Source: Dall-E

Principle 7’s Influence on the Blockchain Industry

Without the ability to rely on a single centralised authority to drive decisions and growth, blockchain networks recognise this principle when leveraging their communities to burgeon into the eyes of investors and builders. For this reason, decentralised platforms do rely on users to validate transactions and maintain the integrity of the network, and they often provide incentives or rewards to encourage participation. Further, through the use of chat rooms like Discord and Telegram, individuals can very effectively be united under a single purpose that is fundamental to the blockchain network; this is extremely powerful in the context of decentralised systems as it expedites the creation of a community that autonomously desires to strengthen the blockchain.

As such, this principle highlights that blockchain networks without communities are likely to poorly perform when compared to decentralised systems with thriving ecosystems of individuals all driven to reach certain Schelling Points. DAOs are a prime example of how individuals can be galvanised to join a community and automatically begin contributing through internal desires. DAOs offer a decentralised alternative to traditional organisations; DAOs are not controlled by a single individual or group, but instead, they are managed and governed by a set of rules that are agreed upon by the participants in the system. Immediately, this process of bringing participants together to determine the DAO’s values encourages greater participation and collaboration among stakeholders as they all have skin in the game.

Principle 8: Centralised Systems Become More Centralised Over Time

This principle is the inverse of principle 1, emphasising that centralised systems, like traditional corporations, tend to become more centralised when they are attacked or under threat. A key facet of monolithic, centralised systems is that they are built atop a single point of control, such as a CEO or board of directors. In and of itself, this structure does not leverage the collective knowledge of the centralised system’s participants; for this reason, all parts of the company will look to the top of the stack for making important decisions during times of strife when defending against external challenges. Notably, under attack, the survival of these centralised systems is not guaranteed, meaning every decision can be construed as important; accordingly, such systems grow more centralised as a small group of individuals are entirely guiding the future of the entity.

Furthermore, another key feature of centralised systems is that they are hierarchical, with power and authority concentrated at the top of the organisation. This can make centralised systems more vulnerable to external threats or challenges, as this single point of control can become a single point of failure that may be targeted or disrupted. In response to these threats, centralised systems may become more centralised as a means of defending themselves, as they seek to protect their power and authority.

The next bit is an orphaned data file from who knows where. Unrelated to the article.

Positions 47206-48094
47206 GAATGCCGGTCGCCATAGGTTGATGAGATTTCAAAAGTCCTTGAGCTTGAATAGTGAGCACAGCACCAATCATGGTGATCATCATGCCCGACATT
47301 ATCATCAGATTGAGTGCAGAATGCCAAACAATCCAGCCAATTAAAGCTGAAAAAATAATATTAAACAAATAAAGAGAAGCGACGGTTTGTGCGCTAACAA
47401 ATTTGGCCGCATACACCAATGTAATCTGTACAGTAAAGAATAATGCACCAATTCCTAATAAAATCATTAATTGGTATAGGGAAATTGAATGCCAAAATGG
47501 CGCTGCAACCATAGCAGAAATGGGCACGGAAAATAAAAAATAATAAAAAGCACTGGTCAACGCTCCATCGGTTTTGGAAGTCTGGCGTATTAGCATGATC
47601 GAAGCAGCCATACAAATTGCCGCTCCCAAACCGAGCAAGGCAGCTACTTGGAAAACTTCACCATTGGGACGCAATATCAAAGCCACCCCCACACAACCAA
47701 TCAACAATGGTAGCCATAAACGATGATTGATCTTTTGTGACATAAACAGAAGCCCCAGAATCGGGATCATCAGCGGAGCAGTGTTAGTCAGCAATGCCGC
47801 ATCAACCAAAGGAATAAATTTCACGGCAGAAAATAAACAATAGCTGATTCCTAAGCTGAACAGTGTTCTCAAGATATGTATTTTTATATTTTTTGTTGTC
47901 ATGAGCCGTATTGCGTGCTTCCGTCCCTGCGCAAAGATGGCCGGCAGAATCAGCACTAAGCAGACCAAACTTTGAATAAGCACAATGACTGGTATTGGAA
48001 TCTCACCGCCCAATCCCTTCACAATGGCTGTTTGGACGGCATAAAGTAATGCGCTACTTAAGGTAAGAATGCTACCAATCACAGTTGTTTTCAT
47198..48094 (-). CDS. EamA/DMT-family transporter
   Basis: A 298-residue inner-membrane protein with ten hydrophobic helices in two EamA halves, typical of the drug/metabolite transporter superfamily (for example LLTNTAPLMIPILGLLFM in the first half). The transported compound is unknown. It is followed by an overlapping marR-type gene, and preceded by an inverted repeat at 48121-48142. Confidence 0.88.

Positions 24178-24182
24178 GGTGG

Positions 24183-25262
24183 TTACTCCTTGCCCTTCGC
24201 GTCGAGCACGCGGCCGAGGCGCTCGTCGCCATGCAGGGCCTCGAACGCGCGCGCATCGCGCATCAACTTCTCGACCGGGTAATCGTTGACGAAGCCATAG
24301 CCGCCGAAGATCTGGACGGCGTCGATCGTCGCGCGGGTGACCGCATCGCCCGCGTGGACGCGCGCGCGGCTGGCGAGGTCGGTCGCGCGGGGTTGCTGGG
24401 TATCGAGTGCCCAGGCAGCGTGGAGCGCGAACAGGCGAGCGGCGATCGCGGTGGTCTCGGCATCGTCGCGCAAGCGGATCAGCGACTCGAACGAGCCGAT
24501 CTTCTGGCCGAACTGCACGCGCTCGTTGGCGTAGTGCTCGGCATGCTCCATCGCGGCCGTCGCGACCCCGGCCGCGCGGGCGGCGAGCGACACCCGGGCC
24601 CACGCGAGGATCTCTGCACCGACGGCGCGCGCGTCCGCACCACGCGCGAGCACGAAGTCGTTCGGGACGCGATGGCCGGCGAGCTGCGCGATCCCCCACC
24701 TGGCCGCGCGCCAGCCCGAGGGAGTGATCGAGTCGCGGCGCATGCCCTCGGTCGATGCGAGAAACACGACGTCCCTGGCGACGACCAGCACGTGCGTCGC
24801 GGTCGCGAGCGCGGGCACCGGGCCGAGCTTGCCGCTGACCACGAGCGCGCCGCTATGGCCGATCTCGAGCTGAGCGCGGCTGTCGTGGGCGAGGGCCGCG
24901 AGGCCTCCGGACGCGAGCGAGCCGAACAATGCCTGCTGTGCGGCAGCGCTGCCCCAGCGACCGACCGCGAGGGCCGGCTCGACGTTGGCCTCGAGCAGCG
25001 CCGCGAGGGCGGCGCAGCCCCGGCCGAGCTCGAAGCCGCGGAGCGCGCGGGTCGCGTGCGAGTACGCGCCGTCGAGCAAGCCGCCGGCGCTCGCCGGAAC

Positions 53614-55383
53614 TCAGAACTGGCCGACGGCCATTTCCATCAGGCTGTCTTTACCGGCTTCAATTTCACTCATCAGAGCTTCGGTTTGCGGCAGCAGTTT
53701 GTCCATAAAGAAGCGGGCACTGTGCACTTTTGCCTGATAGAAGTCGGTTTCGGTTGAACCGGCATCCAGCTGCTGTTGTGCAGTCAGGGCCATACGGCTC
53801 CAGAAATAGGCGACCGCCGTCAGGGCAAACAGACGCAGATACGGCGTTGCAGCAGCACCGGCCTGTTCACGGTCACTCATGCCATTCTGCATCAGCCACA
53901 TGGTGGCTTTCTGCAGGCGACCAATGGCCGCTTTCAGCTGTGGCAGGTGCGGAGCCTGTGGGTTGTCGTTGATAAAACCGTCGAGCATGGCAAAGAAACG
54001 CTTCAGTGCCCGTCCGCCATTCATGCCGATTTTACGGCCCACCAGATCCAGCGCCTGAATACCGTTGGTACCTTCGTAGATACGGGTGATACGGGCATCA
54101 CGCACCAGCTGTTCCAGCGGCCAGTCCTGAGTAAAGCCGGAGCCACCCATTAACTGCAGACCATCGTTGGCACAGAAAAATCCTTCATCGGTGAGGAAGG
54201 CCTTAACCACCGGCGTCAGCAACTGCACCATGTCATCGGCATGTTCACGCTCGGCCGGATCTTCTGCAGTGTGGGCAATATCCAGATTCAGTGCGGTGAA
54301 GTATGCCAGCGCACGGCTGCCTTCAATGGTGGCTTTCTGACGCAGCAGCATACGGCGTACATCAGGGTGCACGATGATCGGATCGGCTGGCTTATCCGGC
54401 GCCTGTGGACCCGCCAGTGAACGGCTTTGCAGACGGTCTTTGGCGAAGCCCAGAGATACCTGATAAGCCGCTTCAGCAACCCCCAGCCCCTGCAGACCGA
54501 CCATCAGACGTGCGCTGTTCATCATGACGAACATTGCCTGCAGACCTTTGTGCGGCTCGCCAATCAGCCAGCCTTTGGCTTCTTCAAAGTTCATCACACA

Source: Dall-E

Principle 8’s Influence on the Blockchain Industry

Despite this principle not directly relating to decentralised networks, it still has the potential to meaningfully influence the blockchain industry given it can be utilised as a tool to differentiate centralised companies in the space from decentralised systems. Although the blockchain industry has grown from the dream of a decentralised ecosystem, centralised authorities have a dominant role in the space. As mentioned with respect to principle 2, the result of this is that the general participants that lack specific education regarding decentralisation frequently confuse the two systems. This often eventuates in newcomers to the industry being turned off by what they perceive to be decentralised networks when, in reality, their interactions were limited to centralised systems; this has occurred with companies like FTX, Celsius, BlockFi and more.

In this way, the influence of this principle on the blockchain space is that it can increase users’ ability to identify decentralised networks, “starfish”, from centralised companies, “spiders”. By understanding the unique dynamics of centralised systems, which gradually become more centralised through the passage of time, individuals and entities can make more informed decisions about the networks and organisations to engage with. Further, the 8th principle has the potential to enable individuals to be more proactive in supporting decentralised systems that are aligned with their values and interests.


As expressed in The Starfish and The Spider, although most would expect chaos and disorder to ensure in the absence of a traditional hierarchy or leadership structure, decentralised networks can clearly function highly effectively. With a deep understanding of the ideological and societal implications of decentralisation, accurate predictions can be made about the future of the blockchain industry. Like a seed that has been planted, decentralisation has taken root and grown into a mighty tree, branching out in new directions and bearing the fruits of innovation. The journey to decentralisation may be long and winding, but with each step forward, power becomes increasingly more distributed, and opportunities become open to all without the high barriers of entry which currently exist in the world.